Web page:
The Feast Day of St. Thomas Aquinas

Yesterday was the feast day of St. Thomas Aquinas, whose name I took on the day I was received into the Catholic Church almost 26 years ago.  

It’s hard for me to speak of the Angelic Doctor without gushing — I feel as if I know him personally, I have spent so many hours and years in the presence of his mind and heart as expressed through the mountain of his writing.  

Those of you who have struggled with the seeming complexity of his thought may chuckle at the suggestion of my being choked with emotion on his feast day, but from the very beginning of my encounter with St. Thomas I experienced, not just mentally but physically, the grace he shared with the Church as the Universal Doctor.

As I wrote in my memoir, An American Conversion, it was my first reading of the Summa Theologica as a first-year philosophy professor at a Southern Baptist college in Atlanta that set me on the road to conversion. It wasn’t the proofs for the existence of God — a horrible place to start teaching St. Thomas, by the way — but his explanation of why everything that exists is good.  

Anything that exists is either God or created by God. Now every creature of God is good, says St. Paul. And God himself is supremely good. So everything that exists is good (Ia, 5, 3, sed contra).

What may seem so obvious, and so abstract to most readers, hit a 30-year old who had been reading existentialism since high school right in the solar plexus and lifted his eyes to a redbird singing over his head.  As I wrote in my memoir:

As I turned that phrase over in my mind, “everything that exists is good,” the redbird began to sing, and somehow that phrase was taken up into the bird’s song, and for a moment (I don’t know how long) the bird was singing the saint’s words, the words and the song were one and the same thing (p. 79).

This was not the only time St. Thomas changed my life — in fact, he saved it once. 

In the fall of 1989, I was driving down the Bronx River Parkway, just north of New York City, to attend a new faculty reception at Fordham University.

It was a beautiful fall afternoon, and the parkway, uncharacteristically, was empty, or at least I thought so. I was driving a beat-up Ford Pinto, and not wearing my seat belt, when out of the corner of my eye I saw a car come flying down the road in the lane to my left.

I was driving the speed limit, 45 mph, but the car was going at least double that as it whizzed by me.  For some reason, the driver decided to cut in front of me clipping the left front of my car.  In an instant my car turned 45 degrees to the right, heading directly toward the guard rail. I looked at the speedometer (45 mph), quickly calculating I could not survive, and said goodbye to my wife and my daughter then only 11 months old.

When I hit the guard rail, my car bounced back into the middle of the parkway.  The top of my head hit hard against the window, my chest against the steering wheel, but I remained conscious.  Stunned, I looked around and saw cars coming towards me, but I was unable to move.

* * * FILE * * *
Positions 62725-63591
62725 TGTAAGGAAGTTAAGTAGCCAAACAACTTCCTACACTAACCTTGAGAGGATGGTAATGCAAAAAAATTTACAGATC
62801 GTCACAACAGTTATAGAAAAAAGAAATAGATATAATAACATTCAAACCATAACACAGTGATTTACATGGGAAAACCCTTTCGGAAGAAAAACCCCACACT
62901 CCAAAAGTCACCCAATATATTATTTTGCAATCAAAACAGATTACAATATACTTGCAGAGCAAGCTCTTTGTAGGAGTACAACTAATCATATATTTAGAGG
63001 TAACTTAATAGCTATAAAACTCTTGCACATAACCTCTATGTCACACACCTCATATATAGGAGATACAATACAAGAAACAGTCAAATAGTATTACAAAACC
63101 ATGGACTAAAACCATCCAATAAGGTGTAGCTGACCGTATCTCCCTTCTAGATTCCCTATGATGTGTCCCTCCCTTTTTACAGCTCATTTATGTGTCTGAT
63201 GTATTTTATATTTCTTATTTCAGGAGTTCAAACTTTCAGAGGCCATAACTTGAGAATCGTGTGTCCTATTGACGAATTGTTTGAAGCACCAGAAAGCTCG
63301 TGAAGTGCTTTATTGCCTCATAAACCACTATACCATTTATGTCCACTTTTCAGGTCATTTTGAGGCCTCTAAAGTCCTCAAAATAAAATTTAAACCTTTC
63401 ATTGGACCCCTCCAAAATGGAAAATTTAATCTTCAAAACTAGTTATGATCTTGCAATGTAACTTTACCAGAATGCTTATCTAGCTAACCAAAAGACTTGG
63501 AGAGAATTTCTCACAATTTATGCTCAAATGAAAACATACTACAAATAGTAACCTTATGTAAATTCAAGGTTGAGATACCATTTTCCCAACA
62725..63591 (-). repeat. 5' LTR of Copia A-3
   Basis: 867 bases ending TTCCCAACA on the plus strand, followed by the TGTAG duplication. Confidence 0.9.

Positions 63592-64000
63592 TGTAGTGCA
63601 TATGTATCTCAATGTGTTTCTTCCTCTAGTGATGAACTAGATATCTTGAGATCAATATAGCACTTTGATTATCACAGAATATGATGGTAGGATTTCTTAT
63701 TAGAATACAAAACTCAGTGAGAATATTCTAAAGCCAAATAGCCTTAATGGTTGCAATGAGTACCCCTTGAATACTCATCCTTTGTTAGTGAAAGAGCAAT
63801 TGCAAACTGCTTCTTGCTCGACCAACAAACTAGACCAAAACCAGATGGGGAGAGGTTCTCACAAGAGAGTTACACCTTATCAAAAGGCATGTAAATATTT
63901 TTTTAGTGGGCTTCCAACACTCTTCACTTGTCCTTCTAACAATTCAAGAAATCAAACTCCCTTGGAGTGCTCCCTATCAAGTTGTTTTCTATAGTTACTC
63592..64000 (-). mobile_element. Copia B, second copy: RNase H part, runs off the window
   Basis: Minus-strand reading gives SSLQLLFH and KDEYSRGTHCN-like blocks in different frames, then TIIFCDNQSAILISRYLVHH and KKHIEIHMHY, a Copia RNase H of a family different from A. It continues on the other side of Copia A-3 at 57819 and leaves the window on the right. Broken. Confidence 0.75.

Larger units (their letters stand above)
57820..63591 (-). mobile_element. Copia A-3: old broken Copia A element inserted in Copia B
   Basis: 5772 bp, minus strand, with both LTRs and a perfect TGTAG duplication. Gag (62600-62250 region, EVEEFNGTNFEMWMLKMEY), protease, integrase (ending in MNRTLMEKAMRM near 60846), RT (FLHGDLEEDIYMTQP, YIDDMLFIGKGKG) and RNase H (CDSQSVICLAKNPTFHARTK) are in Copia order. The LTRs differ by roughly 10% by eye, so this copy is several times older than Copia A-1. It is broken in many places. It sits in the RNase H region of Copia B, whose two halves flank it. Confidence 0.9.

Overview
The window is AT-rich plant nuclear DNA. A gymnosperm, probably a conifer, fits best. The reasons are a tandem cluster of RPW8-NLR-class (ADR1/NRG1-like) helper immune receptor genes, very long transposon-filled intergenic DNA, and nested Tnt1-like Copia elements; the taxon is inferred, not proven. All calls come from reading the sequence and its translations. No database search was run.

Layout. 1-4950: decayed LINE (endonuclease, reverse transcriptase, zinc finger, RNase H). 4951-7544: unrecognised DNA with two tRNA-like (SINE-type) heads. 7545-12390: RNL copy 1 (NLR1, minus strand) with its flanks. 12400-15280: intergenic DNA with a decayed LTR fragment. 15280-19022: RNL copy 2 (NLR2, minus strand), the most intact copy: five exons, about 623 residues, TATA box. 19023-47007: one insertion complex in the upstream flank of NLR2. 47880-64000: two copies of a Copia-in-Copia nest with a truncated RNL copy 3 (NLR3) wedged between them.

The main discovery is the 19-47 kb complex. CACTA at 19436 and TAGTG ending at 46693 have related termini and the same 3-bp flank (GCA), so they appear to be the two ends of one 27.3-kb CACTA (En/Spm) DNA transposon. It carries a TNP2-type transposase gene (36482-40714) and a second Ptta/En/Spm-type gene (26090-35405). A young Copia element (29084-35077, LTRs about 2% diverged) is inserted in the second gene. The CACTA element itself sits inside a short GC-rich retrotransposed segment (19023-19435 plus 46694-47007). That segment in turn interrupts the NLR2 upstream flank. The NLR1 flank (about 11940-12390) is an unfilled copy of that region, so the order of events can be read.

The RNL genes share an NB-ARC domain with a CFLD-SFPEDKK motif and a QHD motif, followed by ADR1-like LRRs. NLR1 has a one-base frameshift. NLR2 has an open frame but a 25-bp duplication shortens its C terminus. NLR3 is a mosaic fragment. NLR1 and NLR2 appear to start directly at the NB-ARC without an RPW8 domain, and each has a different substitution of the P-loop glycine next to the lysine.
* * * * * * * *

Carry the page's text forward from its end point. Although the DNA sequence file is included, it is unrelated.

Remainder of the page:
Then I saw the blood.  The door suddenly opened and a soothing voice said, ‘You have a bad cut on your head — we need to put something on it.” (The mirror had virtually scalped me, as it turned out.) The man explained he was an off-duty fireman and grabbed my brand new navy blue cashmere blazer from the back seat and put it on my head.

I cringed at the thought of that jacket being bloodied, so I asked him if he could find something else.  He laughed and found some old towels on the floor of the back seat.

He left me there after wrapping my head, saying an ambulance was on the way. Suddenly I started to feel very cold and sleepy — I was losing consciousness when I heard the siren.  But I was slipping into the darkness. 

The door opened and I was lifted out of the car and placed on a stretcher. I felt myself hoisted into the back of the EMS vehicle.  Then a voice, female and Irish, yelled at me, “You have to get yourself together, NOW!” It felt like a slap in the face.  

I heard myself saying, “Thomas, Thomas, Thomas,” I don’t know why, the name just came to my lips.  Slowly my mind my began to clear, and I opened my eyes — I saw the smiling face belonging to the Irish voice that brought me out of the darkness.  

At the North Central Bronx Hospital my scalp was sewed back on my head. After a few hours, my wife Theresa and a friend, Dr. Dominic Balestra, picked me up and took me home, my head covered with bandages. 

When Hannah was put in my arms, I’ve never felt sweeter tears of gratitude. I thought, I was certain, I would never see her again. 

The next day Theresa went to the wrecking yard to retrieve my belongings from the car. The man at the counter asked if it was her husband who was driving the car.  When she said, “Yes,” he offered his condolences.  She told him I was alive, but banged up, and he was was surprised, but relieved, explaining that usually when cars are that crumpled and there is so much blood…

She brought home a box of books from the car’s back seat. The only book ruined was the one on top, Jean Paul Sartre’s Essays in Existentialism. The irony of Sartre being so soaked in blood it was unreadable did not occur to me until years later.

St. Thomas brought me back to life, to the existence he had taught me was shot through with the inexhaustible goodness of God.  


Deal W. Hudson


Deal W. Hudson is ​publisher and editor of The Christian Review and the host of "Church and Culture," a weekly two-hour radio show on the Ave Maria Radio Network.​ He is the former publisher and editor of Crisis Magazine.

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